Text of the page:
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My WP7 (silverlight) app keeps getting rejected because it "should not continue vibrating in the case of an incoming phone call". However, just reacting on the Applicaton_Deactivated event does not allow me to fix the problem since this method is not called on an incoming phone call...

The problematic vibration is done through a DispatcherTimer, which keeps running in the background behind a phone call. Moving the execution to the main thread didn't change anything.

Do apps just continue running normally behind phone calls? Or is there any way to stop the vibration?

Initialization of vibrator and timer:

vibrator = VibrateController.Default;
vibratorTimer = new DispatcherTimer();
vibratorTimer.Tick += new EventHandler(vibrateRepatedly);
vibratorTimer.Interval = new TimeSpan(0, 0, 0, 0, UIConstants.VIBRATION_INTERVAL);
vibrationSpan = new TimeSpan(0, 0, 0, 0, UIConstants.VIBRATION_DURATION);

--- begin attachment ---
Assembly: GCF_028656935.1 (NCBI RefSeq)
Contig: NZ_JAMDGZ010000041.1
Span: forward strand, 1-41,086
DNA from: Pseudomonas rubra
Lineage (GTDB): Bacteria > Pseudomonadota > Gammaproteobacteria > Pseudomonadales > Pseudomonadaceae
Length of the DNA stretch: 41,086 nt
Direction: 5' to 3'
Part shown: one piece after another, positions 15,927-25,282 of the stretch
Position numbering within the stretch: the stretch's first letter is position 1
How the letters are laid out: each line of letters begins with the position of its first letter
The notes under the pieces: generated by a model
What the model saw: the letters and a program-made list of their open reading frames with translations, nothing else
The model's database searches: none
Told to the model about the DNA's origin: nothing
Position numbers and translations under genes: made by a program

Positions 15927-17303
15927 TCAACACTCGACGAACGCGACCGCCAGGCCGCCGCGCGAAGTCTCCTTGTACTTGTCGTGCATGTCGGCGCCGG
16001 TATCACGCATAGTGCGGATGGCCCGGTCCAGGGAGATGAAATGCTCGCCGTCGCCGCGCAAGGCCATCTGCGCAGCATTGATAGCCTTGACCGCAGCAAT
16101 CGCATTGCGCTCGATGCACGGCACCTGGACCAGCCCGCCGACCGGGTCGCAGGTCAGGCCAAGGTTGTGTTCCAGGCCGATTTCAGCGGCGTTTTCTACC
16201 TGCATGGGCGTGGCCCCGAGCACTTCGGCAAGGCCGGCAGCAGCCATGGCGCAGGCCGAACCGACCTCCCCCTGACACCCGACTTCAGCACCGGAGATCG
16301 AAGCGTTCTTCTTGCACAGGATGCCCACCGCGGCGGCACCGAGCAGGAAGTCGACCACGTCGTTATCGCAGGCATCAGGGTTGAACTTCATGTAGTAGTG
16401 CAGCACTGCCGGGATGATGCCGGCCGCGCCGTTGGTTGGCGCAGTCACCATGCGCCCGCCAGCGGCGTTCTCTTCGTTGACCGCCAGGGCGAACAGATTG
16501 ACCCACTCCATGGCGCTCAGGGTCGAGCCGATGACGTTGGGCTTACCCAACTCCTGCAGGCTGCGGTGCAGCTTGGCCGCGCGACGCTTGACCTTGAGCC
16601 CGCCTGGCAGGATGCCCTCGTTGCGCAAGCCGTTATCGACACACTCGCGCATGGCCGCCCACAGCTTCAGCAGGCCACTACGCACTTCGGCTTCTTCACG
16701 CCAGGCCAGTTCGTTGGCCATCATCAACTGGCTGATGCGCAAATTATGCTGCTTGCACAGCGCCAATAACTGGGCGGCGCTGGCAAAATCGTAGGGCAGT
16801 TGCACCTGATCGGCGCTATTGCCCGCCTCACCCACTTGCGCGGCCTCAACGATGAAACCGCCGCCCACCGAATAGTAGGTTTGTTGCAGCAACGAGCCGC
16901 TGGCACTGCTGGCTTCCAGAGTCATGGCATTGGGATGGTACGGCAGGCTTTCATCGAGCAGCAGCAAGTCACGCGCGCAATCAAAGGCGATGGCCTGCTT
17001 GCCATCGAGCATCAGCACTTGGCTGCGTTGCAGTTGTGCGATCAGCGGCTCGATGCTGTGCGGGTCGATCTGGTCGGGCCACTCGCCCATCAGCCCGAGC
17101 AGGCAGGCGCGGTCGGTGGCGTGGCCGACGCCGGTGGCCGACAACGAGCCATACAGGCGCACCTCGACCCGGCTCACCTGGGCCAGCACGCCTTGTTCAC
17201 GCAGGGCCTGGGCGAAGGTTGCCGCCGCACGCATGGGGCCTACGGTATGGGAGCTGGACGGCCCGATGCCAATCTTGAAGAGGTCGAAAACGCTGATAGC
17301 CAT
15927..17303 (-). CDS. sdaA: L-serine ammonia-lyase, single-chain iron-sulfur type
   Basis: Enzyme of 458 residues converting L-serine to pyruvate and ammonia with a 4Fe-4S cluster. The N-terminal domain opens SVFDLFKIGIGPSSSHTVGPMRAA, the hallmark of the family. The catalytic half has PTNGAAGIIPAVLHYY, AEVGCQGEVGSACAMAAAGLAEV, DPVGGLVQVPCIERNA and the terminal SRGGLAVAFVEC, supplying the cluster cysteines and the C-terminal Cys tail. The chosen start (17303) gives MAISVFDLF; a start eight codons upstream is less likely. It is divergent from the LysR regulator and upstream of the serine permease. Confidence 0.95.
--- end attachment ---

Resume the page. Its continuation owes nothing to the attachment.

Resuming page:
Tick method:

private void vibrateRepatedly(object sender, EventArgs e)
share|improve this question
can you show us the code you are using to run the vibration using a dispatch timer? – Alastair Pitts May 10 '13 at 0:16
Ok, added the code for the DispatcherTimer and vibration. Btw, when Application_Deactivated is called, I do a vibratorTimer.Stop(), which works with locking the device, but not with phone calls. – Cedric Reichenbach May 10 '13 at 11:19
up vote 6 down vote accepted

During an incoming call the Obscured event is called and not Application_Deactivated event. You will get an Obscured event in the app, but you can't distinguish if this due to an incoming call, an incoming SMS or reminder.

Here is a link to the MSDN documentation of the Obscured event you get. There is a corresponding Unobscured event you can also detect.

share|improve this answer
Usage: (Application.Current as App).RootFrame.Obscured += MyObscuredHandler;. – Cedric Reichenbach May 11 '13 at 14:58

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